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Cromemco System 1 12v (U2) Repair

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  Cromemco System 1 12v (U2) Repair by Bill Degnan - 04/14/2014 13:35
Cromemco System 1 LAS1412 12v regulator in power controller U2.
Cromemco System 1 LAS1412 12v regulator in power controller, position U2. The system started to smoke while performing disk operation (directory), so I cut power before damage. I did not see any carbon residue. After a more controlled smoke test I found that I could root to the monitor prompt but I had no more 12V to drives, thus could not boot to a disk. Ordered new part. Not sure if the fault was the regulator or something that caused the regulator to over-work, but I could not find any other electrical fault. Click image for larger view.


LAS1412 12v regulator removed
For reference purposes, here is a pic of the LAS1412 12v regulator removed from the system with the bracket back in it's original place under the power control board section U2. Click image for larger view.


There is an array of LEDs on the power controller that indicate the presence of necessary voltages. The 12V light was out. The system still boots to the RDOS prompt.

Cromemco's are beautiful 80's/IEEE 696 class S-100 computers; The System 1 power board is well marked and the voltage lights are nice for diagnostic use. There are many test points on the power supply board, easy to find faults. It's easy to remove the various caps without de-soldering them. When things are too easy I get nervous, but maybe really all that is wrong here is the 12V regulator. Let's see...

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  Replaced LAS1412 by Bill Degnan - 05/02/2014 13:29
Replaced the LAS1412 in U2, but it did not fix the problem (drives now only getting 11.52v). Now I may have to replace the two caps in the circuit.

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  12V node analysis by Bill Degnan - 05/30/2014 13:38
Attached oscilloscope to pole 1 of the LAS1412 to look for inbound ripple. Take a look. (note double lines is a camera effect not actually present). Click image above to see oscilloscope settings more clearly.


Analysis
1. I unplugged the disk drives from the 12v/5v line and replaced with an external supply. With an external supply the system boots and otherwise operates properly. This tells me that there is no short in the drives itself. With the drive disconnected the 12v LED On the power supply board lights up, but a little dimmer than the rest. Given that the LED was completely out before, I believe I did need to replace the LAS1412, but this did not solve the problem. I believe the LAS1412 blew out as a result of the low voltage condition down stream.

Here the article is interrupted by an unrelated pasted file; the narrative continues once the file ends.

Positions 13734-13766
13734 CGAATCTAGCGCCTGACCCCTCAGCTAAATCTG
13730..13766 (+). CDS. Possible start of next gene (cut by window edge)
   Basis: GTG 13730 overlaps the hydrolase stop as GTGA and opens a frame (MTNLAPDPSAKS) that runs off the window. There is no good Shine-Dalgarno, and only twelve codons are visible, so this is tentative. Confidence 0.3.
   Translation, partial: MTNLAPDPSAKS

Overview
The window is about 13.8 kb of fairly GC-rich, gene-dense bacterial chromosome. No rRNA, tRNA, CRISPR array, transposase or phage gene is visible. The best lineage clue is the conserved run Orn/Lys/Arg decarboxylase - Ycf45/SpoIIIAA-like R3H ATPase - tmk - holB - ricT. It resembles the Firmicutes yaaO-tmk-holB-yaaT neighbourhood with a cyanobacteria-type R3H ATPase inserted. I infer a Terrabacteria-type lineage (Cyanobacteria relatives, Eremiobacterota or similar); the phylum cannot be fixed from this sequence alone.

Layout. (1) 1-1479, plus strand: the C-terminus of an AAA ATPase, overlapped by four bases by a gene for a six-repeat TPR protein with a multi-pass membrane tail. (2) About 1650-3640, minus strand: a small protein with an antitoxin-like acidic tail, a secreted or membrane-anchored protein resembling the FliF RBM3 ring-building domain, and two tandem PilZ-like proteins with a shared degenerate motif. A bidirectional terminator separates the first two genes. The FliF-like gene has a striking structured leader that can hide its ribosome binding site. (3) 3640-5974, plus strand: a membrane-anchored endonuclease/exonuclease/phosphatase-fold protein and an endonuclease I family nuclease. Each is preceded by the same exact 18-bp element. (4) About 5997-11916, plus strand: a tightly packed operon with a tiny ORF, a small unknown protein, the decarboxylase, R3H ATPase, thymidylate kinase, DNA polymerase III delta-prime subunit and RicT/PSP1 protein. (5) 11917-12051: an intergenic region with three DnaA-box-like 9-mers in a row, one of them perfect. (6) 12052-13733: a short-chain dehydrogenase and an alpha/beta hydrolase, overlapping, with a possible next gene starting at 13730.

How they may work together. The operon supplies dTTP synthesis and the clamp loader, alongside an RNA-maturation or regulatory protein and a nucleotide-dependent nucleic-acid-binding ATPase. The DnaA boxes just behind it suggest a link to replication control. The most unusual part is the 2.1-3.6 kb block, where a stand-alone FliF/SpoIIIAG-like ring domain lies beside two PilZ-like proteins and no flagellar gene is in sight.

Interestingly after unplugging and re-plugging the 12v/5V line to the drives, the 12V LED began to function again, and since then has been coming on with the rest albeit dimmer. I could have sworn that that the light did not come on after replacing the LAS1412. Maybe I am mistaken.

2. I checked the schematics. The 12V circuit is pretty simple, containing a 1uF 50v film cap and a 590uF 20v cyl. cap.

3. Voltage measurements at all points in the circuit are +11.52v, too low to function a disk drive.

NEXT - I suppose I could replace the two caps and see what that does. I don't have a cap tester. My *guess* is that the larger 590uF cap is bad, but I already have a 1uF cap so I can try that first. Best if I can learn how to determine which cap is bad rather than replacing blindly.

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  Repairs Completed by Bill Degnan - 06/03/2014 12:16
Cromemco System 1 C5 1uF 50v cap replaced.
Board position C5 1uF 50v cap replaced (orange film for blue cylinder). No effect, 12 v line still 11.5-11.7v. System does not boot disk. Click image for larger view.


CS1 590uF 20v cap in position C1
It's too large for the space, but it's the right part for the job...a new cap in board position C1. Click image for larger view.


I removed the 590uF 20V cap from the 12v line of System 1 power supply and replaced. This was the solution. The voltage is still lower than 12v, but apparently it was not so much that the voltage was too low, but the 590uF cap was marginal.

I bought a Peak ESR70+ to test for bad caps. Seems to work very well.
Although the cap I removed was labeled 590uF / 20v, when I tested it I got 841uF and ESR - .13ohms. See readout

Am I correct to interpret this to mean:
1) They labeled the cap 590 but it was really a ~850uF to start with OR it deteriorated somehow to add MORE capacitance over time?
2) Assuming you have a new 850uF cap, an ESR of .13ohms is too high/marginally leaky
3) If it was really a 590uF an ESR = .13ohms would have been "more OK".

I posted this question to midatlanticretro so see what the experts there might think....

whatever, the new caps work.


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